On October 21st, Israeli Prime Minister Benjamin Netanyahu, leader of the right-wing Likud party, gave up the presidential mandate to build a coalition government. As a result, Benny Gantz, leader of the centrist Blue and White Party, was given the mandate.
Netanyahu’s failure to form a government is only the newest major development in an unprecedented six-month election process. While many see this as a clear turning point for Israel’s future, others are unsure that this tumultuous, unrelenting election cycle will bring significant change to Israel.
What does giving up the mandate mean?
The Israeli government is a unicameral parliamentary democracy, elected by party-list proportional representation. As such, Israeli citizens vote for a party as opposed to individual candidates on that party’s list. Once the votes are in, the 120 Knesset seats are assigned according to the proportional percentage of votes that each party receives.
Although potential prime ministers run as leaders of their party, they appear on their party’s list just the same as other members. After an election, the president must give a member of the Knesset a mandate to form a coalition with at least 61 of the 120 Knesset members. If that designated person succeeds in forming a coalition, they will lead that majority coalition and take the role of prime minister of the government.
The selected party leader has 28 days (with a potential extension) to form a coalition. If they fail, they must return the presidential mandate. From there, the president re-evaluates the field and typically gives the mandate to another leader.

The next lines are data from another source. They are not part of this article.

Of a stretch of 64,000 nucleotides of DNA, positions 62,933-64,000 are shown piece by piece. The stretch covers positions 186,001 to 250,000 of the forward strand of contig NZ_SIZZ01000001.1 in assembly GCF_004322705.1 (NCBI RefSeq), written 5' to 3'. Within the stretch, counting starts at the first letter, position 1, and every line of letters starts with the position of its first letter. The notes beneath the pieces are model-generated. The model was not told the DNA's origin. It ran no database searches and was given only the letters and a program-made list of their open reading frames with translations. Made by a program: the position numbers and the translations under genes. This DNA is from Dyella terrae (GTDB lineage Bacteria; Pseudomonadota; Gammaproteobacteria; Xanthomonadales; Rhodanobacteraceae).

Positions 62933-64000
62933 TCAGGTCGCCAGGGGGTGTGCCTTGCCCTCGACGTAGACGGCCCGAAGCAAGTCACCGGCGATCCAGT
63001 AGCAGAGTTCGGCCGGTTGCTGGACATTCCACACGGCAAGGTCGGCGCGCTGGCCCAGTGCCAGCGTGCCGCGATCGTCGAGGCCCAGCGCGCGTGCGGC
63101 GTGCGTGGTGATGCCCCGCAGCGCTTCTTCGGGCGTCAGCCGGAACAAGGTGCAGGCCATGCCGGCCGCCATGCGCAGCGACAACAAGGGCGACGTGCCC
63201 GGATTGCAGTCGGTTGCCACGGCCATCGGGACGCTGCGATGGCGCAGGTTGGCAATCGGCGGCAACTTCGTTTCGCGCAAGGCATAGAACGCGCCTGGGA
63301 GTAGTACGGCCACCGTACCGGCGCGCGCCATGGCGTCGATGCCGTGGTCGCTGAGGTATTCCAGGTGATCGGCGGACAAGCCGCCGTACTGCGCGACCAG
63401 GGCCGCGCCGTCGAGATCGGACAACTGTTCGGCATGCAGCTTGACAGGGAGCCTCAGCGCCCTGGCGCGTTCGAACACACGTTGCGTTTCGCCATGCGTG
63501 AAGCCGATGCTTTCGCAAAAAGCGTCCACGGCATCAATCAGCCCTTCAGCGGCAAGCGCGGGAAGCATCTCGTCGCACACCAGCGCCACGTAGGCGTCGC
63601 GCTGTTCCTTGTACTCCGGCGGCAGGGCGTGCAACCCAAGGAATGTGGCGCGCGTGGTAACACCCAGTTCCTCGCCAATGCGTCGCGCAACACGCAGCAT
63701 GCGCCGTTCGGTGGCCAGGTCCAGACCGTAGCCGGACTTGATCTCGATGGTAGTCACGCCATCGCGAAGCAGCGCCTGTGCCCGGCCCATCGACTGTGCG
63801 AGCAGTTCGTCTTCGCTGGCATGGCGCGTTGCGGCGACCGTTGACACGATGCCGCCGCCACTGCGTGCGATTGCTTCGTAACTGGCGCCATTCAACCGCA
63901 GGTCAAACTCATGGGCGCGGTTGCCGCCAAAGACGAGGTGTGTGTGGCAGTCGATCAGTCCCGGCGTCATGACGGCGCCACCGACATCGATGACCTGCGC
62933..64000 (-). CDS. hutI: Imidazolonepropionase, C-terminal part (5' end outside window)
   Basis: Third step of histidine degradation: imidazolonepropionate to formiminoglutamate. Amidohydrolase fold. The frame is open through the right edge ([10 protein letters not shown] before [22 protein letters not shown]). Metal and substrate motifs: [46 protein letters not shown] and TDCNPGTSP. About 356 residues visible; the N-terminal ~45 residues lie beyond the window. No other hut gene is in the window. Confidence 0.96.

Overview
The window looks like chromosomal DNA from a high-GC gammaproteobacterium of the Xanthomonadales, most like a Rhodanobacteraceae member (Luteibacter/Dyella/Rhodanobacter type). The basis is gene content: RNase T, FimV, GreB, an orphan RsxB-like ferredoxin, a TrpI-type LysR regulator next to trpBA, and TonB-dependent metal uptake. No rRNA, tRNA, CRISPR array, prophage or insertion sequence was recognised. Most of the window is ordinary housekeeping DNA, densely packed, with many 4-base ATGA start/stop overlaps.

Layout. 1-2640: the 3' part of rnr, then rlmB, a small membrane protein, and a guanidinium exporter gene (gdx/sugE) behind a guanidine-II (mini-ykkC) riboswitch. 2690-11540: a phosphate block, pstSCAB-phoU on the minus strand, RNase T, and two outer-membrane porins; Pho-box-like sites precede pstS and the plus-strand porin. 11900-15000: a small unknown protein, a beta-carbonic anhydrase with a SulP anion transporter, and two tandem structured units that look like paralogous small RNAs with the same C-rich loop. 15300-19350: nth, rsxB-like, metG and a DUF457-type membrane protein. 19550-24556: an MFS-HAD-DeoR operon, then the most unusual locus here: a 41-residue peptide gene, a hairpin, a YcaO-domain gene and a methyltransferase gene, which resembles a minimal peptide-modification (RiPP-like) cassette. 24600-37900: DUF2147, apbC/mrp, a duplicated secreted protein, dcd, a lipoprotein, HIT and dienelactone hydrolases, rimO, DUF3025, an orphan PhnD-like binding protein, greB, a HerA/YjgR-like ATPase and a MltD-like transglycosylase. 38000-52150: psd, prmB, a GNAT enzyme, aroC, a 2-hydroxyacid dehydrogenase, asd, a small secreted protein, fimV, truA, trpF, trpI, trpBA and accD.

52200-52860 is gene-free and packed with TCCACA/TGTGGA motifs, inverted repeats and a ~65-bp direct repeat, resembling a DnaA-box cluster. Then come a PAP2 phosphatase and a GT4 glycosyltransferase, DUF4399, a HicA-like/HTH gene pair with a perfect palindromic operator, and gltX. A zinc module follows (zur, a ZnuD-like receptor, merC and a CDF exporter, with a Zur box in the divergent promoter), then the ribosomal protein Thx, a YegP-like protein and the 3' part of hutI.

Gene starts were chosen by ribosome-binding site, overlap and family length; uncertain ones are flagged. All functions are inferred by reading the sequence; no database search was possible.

How Did We Get Here?
In the April 9th elections, Blue and White received the same amount of seats as Likud. Netanyahu was given the mandate and failed to form a government. Netanyahu chose to hold another election in September rather than allow Gantz to attempt any coalition-building.
Netanyahu’s hopes for a clear Likud win in September were dashed when Gantz’s party won 33 seats to Netanyahu’s 32 in the September 17th election. Despite winning more seats, Gantz was denied the mandate. President Rivlin chose Netanyahu because, after meeting with other party leaders, 55 Knesset members recommended Netanyahu while only 54 recommended Gantz. Furthermore, 10 Gantz supporters (members of the Arab Parties’ Joint List) stated that they would not sit on a Blue and White coalition.